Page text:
Kenya asks IMF for a 6 month extension of $1.5 billion standby credit
The IMF said last month that Kenya had lost access to the funds meant to cushion it against unforeseen external shocks last June because of a failure to complete a review of the programme.
In a statement issued at the end of a mission to Nairobi, the IMF said the new request for an extension will be put to the board before the facility expires on March 13.
“Discussions on the details of these policies will continue in the coming weeks,” the IMF said in a statement, adding a full review of the two-year programme was expected to be completed in September.
The Washington-based IMF said the government had committed to reduce the fiscal deficit and substantially modify interest controls, imposed on banks in 2016, which have been partly blamed for choking private sector credit growth.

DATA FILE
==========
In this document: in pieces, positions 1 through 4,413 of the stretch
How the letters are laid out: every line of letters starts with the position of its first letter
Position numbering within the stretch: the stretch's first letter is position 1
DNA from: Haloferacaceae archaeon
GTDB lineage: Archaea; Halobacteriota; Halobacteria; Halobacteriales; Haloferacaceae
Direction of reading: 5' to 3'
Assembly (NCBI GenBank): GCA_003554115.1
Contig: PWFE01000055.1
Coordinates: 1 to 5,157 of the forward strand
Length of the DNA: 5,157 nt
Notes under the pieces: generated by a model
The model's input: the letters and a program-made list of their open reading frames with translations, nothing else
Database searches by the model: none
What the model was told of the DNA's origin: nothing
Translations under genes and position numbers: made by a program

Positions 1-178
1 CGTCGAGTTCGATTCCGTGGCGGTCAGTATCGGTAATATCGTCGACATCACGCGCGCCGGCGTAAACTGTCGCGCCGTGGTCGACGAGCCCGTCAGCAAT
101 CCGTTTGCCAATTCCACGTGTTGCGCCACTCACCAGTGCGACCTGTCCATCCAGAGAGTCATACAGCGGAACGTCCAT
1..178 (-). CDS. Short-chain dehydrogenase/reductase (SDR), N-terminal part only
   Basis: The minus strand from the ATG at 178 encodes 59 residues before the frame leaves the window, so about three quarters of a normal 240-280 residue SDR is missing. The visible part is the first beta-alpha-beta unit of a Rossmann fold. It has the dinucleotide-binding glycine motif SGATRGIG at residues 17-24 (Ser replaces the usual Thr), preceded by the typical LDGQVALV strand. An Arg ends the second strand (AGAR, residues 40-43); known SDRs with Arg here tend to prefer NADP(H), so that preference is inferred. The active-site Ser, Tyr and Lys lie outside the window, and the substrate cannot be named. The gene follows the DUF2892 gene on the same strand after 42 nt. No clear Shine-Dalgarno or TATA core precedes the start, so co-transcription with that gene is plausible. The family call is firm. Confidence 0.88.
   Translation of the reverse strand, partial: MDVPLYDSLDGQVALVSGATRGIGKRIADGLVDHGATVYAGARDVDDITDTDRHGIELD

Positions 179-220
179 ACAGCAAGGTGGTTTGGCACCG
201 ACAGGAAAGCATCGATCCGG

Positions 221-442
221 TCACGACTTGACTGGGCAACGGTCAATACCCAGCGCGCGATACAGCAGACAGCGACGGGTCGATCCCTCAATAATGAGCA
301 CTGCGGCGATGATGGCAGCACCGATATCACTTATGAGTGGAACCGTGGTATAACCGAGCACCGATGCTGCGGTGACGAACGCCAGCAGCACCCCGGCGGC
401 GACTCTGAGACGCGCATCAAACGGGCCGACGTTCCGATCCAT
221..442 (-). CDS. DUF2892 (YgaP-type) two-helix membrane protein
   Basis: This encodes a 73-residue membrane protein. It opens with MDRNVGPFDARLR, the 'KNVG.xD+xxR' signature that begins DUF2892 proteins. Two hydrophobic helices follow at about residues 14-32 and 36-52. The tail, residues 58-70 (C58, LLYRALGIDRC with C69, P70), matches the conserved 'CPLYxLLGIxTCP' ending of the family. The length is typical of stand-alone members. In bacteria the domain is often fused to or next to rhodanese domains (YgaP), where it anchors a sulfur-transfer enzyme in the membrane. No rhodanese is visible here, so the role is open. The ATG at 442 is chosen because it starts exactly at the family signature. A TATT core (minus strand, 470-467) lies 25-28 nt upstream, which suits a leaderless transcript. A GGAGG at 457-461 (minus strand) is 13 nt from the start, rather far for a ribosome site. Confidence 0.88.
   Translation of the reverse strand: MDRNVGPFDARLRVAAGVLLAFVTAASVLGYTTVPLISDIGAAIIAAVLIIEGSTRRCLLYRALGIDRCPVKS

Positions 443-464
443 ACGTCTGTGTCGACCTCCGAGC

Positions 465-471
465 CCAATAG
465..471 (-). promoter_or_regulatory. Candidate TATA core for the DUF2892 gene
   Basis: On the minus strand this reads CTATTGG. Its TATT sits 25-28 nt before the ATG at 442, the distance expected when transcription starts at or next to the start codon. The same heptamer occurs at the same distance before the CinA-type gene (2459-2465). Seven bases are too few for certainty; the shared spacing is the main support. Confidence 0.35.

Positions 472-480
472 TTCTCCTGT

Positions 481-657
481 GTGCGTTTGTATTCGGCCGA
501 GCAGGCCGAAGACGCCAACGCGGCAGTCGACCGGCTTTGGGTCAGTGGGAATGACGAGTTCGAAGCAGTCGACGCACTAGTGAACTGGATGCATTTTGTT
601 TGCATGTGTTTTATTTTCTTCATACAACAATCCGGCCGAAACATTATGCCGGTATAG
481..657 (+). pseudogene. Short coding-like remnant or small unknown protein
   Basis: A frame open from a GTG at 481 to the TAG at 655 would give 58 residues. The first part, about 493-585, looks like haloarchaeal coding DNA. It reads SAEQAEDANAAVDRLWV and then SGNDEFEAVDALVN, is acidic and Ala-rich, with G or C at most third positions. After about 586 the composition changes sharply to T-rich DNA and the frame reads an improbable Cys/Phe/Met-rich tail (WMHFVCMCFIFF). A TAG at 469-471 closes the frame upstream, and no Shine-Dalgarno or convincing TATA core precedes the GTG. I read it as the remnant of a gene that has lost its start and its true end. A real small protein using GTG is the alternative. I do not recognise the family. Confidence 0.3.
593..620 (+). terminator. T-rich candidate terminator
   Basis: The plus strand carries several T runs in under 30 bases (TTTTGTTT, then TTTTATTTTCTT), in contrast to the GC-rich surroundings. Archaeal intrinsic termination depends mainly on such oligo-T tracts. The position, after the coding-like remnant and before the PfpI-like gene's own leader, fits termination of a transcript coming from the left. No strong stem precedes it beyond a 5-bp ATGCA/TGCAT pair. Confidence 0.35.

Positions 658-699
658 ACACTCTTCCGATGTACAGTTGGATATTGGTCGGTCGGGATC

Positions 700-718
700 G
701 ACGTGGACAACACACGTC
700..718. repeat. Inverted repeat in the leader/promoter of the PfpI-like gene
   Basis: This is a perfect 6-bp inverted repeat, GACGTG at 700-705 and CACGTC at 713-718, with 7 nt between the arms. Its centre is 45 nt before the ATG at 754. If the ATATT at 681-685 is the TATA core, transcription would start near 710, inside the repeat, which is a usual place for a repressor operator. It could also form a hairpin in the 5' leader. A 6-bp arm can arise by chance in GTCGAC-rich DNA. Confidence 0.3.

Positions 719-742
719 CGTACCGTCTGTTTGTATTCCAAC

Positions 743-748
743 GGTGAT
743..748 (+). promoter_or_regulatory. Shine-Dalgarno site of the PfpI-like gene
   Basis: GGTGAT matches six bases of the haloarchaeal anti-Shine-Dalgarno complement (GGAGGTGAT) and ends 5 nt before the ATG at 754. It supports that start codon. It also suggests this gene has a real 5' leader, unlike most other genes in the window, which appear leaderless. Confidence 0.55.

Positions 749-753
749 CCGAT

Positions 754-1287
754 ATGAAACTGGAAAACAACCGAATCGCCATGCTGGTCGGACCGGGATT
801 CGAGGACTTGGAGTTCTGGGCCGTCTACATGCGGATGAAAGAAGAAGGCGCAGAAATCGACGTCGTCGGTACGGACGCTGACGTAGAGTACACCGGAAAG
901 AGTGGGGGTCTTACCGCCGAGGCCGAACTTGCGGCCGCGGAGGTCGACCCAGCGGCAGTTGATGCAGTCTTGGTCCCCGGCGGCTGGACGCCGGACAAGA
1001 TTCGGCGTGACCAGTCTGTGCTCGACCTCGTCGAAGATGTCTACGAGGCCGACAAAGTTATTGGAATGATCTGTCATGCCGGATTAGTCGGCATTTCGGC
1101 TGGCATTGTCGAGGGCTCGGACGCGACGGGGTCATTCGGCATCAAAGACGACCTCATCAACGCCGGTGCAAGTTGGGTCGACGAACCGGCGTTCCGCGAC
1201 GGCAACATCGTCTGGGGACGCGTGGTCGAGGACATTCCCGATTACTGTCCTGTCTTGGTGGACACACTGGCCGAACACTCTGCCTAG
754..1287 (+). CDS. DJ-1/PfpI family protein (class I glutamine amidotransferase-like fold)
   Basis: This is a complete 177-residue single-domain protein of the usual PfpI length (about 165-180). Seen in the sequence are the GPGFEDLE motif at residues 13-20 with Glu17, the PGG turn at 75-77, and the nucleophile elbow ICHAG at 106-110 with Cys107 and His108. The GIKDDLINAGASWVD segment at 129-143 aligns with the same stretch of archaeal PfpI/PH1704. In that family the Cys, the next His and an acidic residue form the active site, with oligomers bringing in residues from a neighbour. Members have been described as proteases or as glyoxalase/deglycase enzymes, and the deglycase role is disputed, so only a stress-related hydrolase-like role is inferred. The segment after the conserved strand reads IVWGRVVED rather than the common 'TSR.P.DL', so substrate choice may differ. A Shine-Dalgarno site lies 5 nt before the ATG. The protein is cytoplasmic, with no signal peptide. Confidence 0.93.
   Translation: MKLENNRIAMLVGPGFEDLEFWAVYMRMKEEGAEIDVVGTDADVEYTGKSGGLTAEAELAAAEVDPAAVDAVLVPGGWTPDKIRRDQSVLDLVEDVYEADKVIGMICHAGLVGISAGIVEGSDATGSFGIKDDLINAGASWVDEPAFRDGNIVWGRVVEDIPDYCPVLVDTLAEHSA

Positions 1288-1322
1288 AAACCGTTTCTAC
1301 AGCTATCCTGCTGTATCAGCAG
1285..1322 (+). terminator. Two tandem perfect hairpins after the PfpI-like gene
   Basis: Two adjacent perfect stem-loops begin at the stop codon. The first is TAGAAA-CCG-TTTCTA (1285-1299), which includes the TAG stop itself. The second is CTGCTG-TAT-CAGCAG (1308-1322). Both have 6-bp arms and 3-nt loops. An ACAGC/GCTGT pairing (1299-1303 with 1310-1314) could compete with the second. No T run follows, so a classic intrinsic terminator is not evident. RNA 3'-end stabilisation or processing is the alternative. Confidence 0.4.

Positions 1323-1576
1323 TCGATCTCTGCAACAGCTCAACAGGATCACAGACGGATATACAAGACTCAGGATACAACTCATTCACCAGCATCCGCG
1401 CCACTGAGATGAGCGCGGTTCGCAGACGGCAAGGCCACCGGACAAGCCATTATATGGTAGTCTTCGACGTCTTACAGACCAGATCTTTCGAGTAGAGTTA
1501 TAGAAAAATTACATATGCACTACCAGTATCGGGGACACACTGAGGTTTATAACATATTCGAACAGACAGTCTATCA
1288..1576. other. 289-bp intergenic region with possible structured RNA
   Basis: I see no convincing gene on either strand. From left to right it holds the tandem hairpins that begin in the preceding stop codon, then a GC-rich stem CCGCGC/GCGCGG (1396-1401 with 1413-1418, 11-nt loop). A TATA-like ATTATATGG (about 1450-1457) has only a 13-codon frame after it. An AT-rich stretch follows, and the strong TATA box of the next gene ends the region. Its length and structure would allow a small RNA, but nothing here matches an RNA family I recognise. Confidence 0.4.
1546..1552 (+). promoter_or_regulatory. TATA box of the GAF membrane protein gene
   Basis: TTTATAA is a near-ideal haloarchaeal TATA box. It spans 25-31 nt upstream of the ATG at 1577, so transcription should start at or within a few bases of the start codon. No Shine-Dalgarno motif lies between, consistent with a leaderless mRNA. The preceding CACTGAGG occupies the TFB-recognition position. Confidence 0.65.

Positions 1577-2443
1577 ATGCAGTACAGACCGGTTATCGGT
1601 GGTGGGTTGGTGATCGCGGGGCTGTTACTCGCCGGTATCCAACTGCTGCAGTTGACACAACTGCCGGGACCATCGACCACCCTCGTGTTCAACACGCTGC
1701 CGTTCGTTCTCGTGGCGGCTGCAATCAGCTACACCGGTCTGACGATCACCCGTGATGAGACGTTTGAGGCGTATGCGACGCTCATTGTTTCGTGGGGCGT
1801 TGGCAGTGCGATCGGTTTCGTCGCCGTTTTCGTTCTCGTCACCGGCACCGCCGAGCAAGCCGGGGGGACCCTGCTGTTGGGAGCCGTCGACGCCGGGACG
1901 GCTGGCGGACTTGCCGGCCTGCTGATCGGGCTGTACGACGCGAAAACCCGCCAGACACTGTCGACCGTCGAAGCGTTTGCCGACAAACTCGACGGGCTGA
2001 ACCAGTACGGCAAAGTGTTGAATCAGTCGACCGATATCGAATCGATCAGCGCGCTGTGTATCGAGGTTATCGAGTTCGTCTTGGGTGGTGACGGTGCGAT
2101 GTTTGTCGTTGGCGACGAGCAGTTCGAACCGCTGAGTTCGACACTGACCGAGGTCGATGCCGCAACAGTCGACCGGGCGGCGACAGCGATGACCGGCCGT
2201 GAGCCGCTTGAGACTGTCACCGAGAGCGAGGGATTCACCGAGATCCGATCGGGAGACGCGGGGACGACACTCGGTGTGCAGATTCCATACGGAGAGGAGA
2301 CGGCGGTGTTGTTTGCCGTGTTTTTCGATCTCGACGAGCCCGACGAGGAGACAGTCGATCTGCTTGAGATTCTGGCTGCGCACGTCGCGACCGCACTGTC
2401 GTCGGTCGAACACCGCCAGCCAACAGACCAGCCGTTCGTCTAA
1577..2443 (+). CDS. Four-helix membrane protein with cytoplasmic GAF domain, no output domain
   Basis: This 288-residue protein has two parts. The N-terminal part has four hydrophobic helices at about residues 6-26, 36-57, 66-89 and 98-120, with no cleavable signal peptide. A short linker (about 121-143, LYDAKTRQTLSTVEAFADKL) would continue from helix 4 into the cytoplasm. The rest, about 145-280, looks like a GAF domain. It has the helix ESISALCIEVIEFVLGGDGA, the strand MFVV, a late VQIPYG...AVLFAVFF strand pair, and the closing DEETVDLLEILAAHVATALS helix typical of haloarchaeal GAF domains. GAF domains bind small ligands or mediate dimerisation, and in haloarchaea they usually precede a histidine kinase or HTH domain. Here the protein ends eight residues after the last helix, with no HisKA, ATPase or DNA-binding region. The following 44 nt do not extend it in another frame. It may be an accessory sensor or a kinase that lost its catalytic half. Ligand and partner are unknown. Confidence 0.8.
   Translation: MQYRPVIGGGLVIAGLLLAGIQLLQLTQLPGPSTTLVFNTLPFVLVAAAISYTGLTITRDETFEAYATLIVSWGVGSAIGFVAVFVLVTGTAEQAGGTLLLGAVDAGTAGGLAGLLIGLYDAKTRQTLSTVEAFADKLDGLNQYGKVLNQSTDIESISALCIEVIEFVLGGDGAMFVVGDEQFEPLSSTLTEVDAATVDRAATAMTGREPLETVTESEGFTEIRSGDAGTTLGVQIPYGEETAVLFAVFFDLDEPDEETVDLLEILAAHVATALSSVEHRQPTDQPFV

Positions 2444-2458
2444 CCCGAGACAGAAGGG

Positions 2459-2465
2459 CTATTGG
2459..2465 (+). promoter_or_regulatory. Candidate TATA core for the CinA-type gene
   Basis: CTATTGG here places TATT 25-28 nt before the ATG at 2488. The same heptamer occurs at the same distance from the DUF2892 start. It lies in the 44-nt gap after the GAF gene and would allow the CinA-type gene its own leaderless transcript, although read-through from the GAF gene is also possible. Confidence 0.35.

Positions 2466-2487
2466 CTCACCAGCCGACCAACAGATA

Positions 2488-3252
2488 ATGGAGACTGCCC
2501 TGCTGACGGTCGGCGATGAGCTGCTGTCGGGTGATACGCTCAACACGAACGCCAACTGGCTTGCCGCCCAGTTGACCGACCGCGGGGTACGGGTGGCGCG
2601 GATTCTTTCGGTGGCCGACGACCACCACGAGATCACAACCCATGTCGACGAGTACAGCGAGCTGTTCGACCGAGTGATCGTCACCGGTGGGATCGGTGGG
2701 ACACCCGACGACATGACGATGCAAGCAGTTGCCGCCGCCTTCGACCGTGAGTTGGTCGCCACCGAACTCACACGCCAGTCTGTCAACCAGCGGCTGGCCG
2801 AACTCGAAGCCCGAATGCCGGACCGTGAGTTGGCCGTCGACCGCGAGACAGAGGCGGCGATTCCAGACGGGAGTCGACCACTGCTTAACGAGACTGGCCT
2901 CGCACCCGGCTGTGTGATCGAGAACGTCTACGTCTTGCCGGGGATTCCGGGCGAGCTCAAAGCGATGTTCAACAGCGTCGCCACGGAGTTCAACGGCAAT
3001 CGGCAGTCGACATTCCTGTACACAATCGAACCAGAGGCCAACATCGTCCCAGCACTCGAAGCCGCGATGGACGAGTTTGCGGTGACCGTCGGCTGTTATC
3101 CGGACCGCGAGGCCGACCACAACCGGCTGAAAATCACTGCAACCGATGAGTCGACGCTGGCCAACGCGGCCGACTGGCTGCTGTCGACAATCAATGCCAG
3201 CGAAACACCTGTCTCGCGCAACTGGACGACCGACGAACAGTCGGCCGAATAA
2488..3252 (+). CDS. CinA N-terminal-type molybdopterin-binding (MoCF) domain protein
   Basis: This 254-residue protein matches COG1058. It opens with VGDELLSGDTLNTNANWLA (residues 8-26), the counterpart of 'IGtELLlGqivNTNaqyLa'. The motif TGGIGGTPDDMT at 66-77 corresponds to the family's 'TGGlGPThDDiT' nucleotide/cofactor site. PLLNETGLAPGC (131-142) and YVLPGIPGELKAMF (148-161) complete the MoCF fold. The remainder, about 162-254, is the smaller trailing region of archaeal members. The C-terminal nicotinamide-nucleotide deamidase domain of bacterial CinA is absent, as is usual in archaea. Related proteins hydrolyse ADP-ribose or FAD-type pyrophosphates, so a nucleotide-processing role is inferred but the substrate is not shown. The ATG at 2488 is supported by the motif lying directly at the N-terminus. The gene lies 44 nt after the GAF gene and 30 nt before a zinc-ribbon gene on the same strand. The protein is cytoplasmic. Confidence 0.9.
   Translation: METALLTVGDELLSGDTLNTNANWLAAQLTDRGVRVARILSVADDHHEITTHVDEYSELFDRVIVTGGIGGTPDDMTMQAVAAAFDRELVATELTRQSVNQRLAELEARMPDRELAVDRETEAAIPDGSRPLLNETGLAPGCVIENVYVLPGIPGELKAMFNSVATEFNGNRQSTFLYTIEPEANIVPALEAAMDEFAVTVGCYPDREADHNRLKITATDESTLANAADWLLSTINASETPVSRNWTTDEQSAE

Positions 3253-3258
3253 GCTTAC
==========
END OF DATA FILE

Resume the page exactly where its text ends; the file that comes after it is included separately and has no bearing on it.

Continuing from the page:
It said Kenya’s economic growth was expected to rise to 5.5 percent this year, after elections and drought depressed output to an estimated 4.8 percent last year.
“Annual growth could rise further to 6.5 percent within a couple of years, provided that the authorities continue economic reforms, including reducing the fiscal deficit and amending interest rate controls,” the IMF said.
During the month of February, Moody’s downgraded the Kenyan Government Issuer rating to ‘B2’ from ‘B1’ citing pressure from the country’s rising debts.
According to Cytonn February report, the investment firm said a downgrade in the rating is likely to make it difficult to negotiate lower credit ratings for a corporate debt financing.
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